What Tobias explains is that mean reversion applies less to stock charts and more to the actual performance of a business. Tobias explains, for instance, that the biggest earnings gainers of the next few years are typically the worst performing businesses. Other similar studies are brought up in the describing this tendency of businesses to change course.
Poorly performing businesses are trying to turn things around. They are not resting on their laurels. Meanwhile, changes are typically occurring in their industries that are improving things for the better.
I think it’s easiest to think of this phenomenon in terms of chemical companies and basic economics. Chemical companies can all produce the same thing. They all have the same resources. If a chemical runs up in price, all of the chemical companies are going to make more of it. At this point, all of the chemical companies are doing great and their stocks are likely to be bid up to high valuations. Eventually, the chemical will be over-produced and it will drop in price. All of the chemical companies will drop to low valuations. This situation sets the stage for the recovery. The chemical companies will inevitably scale back production. Some companies may go out of business, which will further reduce supply. The reduction in supply will eventually spur an increase in the price, which will ultimately lead to a recovery in the chemical business.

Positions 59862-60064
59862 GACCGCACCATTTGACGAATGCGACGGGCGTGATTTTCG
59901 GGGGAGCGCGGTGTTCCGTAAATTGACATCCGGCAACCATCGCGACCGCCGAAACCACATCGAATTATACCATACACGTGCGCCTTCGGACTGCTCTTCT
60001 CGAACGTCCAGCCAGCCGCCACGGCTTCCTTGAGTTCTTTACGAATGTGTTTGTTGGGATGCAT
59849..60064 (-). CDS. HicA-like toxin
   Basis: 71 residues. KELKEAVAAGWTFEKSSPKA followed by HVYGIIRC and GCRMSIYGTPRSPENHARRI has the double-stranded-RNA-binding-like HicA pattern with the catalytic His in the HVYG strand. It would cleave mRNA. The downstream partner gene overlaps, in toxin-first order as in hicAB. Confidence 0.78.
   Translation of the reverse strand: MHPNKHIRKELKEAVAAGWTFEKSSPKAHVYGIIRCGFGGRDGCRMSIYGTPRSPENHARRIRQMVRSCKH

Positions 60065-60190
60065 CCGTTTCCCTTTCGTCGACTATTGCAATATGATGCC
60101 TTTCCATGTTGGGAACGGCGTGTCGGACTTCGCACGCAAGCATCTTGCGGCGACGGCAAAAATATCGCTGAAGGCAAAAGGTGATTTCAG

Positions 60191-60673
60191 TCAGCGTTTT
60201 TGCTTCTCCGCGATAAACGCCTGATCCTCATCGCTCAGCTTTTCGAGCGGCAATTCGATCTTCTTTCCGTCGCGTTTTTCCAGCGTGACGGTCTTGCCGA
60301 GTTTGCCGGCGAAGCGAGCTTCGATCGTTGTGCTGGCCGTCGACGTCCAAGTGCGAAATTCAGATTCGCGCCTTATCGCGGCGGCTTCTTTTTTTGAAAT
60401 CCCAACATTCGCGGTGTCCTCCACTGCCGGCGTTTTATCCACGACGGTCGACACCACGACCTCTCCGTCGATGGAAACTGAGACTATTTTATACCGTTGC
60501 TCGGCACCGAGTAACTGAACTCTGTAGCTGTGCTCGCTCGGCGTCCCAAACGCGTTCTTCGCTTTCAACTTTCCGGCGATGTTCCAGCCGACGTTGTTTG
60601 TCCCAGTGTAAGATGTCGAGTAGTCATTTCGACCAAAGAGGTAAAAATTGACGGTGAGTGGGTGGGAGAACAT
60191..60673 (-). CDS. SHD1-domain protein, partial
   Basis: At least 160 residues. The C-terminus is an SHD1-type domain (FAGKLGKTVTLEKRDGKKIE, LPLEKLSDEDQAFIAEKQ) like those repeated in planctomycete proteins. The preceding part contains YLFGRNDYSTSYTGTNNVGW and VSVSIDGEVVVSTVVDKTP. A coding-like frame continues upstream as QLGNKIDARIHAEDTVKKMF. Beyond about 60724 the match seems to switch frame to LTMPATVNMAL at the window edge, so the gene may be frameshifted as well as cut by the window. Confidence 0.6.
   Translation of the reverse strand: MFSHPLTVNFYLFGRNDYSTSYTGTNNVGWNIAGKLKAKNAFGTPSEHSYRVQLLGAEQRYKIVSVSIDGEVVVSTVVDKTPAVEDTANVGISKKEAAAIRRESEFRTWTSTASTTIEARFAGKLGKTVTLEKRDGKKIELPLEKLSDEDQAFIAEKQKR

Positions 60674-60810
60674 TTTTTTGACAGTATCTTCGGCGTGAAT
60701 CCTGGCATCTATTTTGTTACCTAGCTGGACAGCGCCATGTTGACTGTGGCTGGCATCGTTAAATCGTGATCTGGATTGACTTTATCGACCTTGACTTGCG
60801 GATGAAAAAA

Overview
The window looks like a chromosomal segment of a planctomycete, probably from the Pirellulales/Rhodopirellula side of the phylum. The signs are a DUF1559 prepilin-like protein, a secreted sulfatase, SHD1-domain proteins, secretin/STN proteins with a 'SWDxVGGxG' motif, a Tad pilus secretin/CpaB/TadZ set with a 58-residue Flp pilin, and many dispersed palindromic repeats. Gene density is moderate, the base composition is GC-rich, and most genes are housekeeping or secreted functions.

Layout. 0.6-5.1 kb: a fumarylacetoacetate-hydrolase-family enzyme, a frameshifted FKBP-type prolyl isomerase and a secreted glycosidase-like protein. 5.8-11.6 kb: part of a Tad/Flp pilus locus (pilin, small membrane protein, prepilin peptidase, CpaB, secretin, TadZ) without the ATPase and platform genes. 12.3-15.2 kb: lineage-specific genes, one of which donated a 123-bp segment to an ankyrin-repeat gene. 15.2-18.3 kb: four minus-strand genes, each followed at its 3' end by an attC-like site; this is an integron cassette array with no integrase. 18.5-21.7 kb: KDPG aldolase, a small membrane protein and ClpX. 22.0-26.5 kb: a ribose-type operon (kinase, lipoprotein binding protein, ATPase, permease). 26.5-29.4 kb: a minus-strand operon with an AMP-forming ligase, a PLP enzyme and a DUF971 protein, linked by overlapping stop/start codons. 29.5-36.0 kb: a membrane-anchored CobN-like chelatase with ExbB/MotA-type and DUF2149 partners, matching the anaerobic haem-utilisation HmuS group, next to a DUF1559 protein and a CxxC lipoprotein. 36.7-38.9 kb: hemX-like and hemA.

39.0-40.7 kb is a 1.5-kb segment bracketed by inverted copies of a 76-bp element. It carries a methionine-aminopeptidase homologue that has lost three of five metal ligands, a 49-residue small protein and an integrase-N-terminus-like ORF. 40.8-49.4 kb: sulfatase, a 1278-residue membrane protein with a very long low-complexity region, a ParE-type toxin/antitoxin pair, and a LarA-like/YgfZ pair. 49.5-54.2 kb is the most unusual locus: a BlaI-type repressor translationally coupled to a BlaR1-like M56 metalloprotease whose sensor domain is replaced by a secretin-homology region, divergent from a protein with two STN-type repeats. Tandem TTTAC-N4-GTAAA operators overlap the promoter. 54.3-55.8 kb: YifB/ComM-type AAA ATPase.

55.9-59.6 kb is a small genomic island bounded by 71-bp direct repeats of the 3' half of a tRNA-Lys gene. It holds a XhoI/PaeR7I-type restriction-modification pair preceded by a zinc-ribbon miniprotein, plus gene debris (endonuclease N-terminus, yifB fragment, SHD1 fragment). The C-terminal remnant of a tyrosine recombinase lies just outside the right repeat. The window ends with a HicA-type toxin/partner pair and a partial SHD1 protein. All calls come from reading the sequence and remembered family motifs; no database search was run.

Meanwhile, news stories will be written about what a terrible business it is to produce this chemical, causing this wisdom to seep into the minds of investors. There then exists a situation where chemical companies can be purchased at a discount at a nadir in the business that is about to turn around.
The situation is doubly lucrative: a cheap stock at a point in the business cycle where it is about to turn around.
The lesson here is that human beings tend to think that the future will unfold like the past. Trends that are in place today will go on forever. This is rarely the case and it is one that Tobias demonstrates through a careful analysis of the data.
Mean reversion in business is the main force driving the realization of value.
The Illusion of “Quality”
Prior to reading deep value, I always assumed that the best course for the value investor was to combine “cheap” with “quality”. Yes, there are cheap ugly stocks out there, but many of them are dreaded “value traps”. Meanwhile, careful analysis can lead an astute investor to value investing gems: cheap companies that don’t have any real problems, companies that are growing and generating attractive returns on capital.